When the Prosecution Can — and Cannot — Use Your Old Convictions Against You in Your Maryland Criminal Trial

When your defense involves you testifying in your trial, the prosecution is almost certainly going to do something called “impeaching” you. Unlike in politics and government, where impeaching often means seeking to remove an official from office, impeaching in this sense means offering proof that casts doubt upon the truthfulness and reliability of the person testifying. Whether or not you’re testifying in your own defense at your criminal trial, one thing you definitely need is representation from a skilled and experienced Maryland criminal defense attorney.

There are lots of ways in which the prosecution can try to impeach you as a witness in your own defense. In some circumstances, the law may allow the prosecutor to bring up past criminal convictions you have on your record. One of the rules that the law imposes, however, on this type of impeachment is that the conviction’s significance and connection to the alleged crime(s) at hand must be greater than the potential that the information will unfairly bias the jury against you, the defendant. When you hear a TV lawyer or judge talking about evidence whose “risk of unfair prejudice outweighs its probative value,” that’s what they’re talking about.

Here’s a real-life recent case that gives a good example. B.H. was a man on trial for several serious crimes. A shootout in a parking lot in Baltimore left B.H. facing charges of attempted murder, assault, reckless endangerment, drug possession and several gun crimes. Part of B.H.’s defense was to argue that he did shoot a gun that night, but that he did so in self-defense.

In a situation like this man’s, it may often be beneficial, or even necessary, for the defendant to take the stand. For B.H., his testimony was important to laying out the events of the night in question and his perception to them, which was a vital part of his proof of self-defense.

B.H., though, had a 2007 conviction for sodomy on his record. According to Maryland law, sodomy is a felony crime that is generally allowed to be used for impeaching a witness. In B.H.’s case, the trial judge allowed it, but the Court of Special Appeals ruled that it should have been excluded and that the error so tainted B.H.’s trial that he was entitled to a reversal of his conviction and a new trial.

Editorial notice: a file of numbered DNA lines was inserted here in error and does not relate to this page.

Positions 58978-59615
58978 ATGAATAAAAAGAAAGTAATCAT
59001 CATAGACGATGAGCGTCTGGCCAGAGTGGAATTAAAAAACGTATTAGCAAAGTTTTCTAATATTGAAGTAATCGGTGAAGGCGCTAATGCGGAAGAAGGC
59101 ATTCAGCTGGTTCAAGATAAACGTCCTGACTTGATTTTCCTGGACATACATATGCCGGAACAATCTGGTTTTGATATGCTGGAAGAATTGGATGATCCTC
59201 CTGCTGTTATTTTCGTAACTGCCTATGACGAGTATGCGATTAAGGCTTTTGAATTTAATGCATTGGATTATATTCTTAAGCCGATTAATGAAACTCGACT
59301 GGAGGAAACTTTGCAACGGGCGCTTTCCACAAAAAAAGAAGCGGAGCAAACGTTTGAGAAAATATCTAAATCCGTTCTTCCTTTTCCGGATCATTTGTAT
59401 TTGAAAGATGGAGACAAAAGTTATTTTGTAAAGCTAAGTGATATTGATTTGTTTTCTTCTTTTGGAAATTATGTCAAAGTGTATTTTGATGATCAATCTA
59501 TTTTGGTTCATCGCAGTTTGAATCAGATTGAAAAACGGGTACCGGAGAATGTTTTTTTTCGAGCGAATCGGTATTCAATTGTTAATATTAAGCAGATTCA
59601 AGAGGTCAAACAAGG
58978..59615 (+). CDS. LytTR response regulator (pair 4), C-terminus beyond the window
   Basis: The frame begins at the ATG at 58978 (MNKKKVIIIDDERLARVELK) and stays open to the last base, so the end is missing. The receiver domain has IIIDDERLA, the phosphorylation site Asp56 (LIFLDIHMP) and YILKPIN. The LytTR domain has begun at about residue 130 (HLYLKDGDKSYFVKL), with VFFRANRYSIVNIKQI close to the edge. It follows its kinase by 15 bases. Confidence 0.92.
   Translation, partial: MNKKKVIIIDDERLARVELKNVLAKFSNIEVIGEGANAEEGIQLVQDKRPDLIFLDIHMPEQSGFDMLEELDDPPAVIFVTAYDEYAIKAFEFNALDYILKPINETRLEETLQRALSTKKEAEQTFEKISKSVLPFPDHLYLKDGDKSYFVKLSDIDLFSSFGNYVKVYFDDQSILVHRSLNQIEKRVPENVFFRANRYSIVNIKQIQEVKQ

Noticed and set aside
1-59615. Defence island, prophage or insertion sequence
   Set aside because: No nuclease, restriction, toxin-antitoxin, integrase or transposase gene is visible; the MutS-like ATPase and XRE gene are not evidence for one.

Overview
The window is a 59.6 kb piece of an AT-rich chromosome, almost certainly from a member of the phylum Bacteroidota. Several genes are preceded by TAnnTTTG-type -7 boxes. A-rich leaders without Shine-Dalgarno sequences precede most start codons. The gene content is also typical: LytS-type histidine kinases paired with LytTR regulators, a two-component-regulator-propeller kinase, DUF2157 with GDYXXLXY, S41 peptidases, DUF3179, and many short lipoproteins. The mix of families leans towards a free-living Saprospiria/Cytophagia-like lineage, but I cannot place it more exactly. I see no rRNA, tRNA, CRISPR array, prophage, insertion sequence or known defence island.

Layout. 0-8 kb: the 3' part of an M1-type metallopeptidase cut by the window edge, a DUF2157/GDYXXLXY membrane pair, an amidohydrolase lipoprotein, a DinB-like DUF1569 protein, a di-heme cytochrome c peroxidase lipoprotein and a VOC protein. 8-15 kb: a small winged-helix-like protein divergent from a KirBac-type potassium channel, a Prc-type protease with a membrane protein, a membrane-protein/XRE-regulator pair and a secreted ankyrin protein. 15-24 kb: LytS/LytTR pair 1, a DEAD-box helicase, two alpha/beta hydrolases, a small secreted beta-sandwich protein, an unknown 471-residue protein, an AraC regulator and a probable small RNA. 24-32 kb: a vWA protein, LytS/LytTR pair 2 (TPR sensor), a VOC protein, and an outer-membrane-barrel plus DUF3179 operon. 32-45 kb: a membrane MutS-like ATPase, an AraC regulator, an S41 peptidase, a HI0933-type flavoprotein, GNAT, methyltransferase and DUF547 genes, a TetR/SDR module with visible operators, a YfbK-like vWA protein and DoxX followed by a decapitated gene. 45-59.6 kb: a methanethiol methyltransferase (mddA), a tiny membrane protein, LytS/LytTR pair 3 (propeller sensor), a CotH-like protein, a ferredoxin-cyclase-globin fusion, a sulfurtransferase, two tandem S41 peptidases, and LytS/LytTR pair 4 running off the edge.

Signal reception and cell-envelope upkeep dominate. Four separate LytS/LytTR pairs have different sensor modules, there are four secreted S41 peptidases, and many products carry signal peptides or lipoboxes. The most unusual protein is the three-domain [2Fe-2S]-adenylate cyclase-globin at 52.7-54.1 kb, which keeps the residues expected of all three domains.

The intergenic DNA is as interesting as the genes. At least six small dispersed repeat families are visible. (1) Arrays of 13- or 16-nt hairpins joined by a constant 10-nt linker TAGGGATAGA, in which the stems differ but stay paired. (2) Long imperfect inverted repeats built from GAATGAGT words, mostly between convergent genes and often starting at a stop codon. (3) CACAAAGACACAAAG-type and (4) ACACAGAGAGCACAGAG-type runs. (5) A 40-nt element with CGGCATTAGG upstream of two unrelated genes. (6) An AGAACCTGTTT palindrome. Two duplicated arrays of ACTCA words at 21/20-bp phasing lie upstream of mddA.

Strictly speaking, Maryland’s sodomy law bans everything other than what many of us might think of as “straight sex” between heterosexual partners. While B.H.’s 2007 crime technically could have been any of a variety of things, including some types of heterosexual contact that many people might consider fairly ordinary between consenting adults, the word “sodomy” can be a “loaded” one, as it often reflexively calls to the hearer’s mind one of two things: deviant sexual activity or same-sex activity.

The risk of unfair bias was just too great

Unfortunately, even in the 2010s, the bias against gay people and people who have engaged in same-sex contact is very real. In other words, the sodomy charge, with its connotations of deviant sex or gay sex, had a distinct possibility of causing bias. Meanwhile, B.H.’s having engaged in sodomy in 2007 had a very low connection to whether or not he was lying about a 2017 gunfight and his role in it. In other words, the potential for unfair bias was greater than the “probative value” to the jury regarding the actual case at hand.

With a proper motion by the defense, a trial judge should exclude this kind of evidence in circumstances like this.

When it comes to safeguarding your rights before, during and after your criminal trial, and giving yourself the best chance possible at the best outcome possible, contact skilled Maryland criminal defense attorney Anthony A. Fatemi, who has been diligently representing the accused in Maryland for many years. To learn more, contact us at 301-519-2801 or via our online form.

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